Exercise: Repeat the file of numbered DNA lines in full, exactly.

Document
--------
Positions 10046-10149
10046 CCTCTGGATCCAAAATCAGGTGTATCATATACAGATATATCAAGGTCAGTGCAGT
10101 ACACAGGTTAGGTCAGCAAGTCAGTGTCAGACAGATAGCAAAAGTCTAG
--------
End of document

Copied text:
Positions 10046-10149
10046 CCTCTGGATCCAAAATCAGGTGTATCATATACAGATATATCAAGGTCAGTGCAGT
10101 ACACAGGTTAGGTCAGCAAGTCAGTGTCAGACAGATAGCAAAAGTCTAG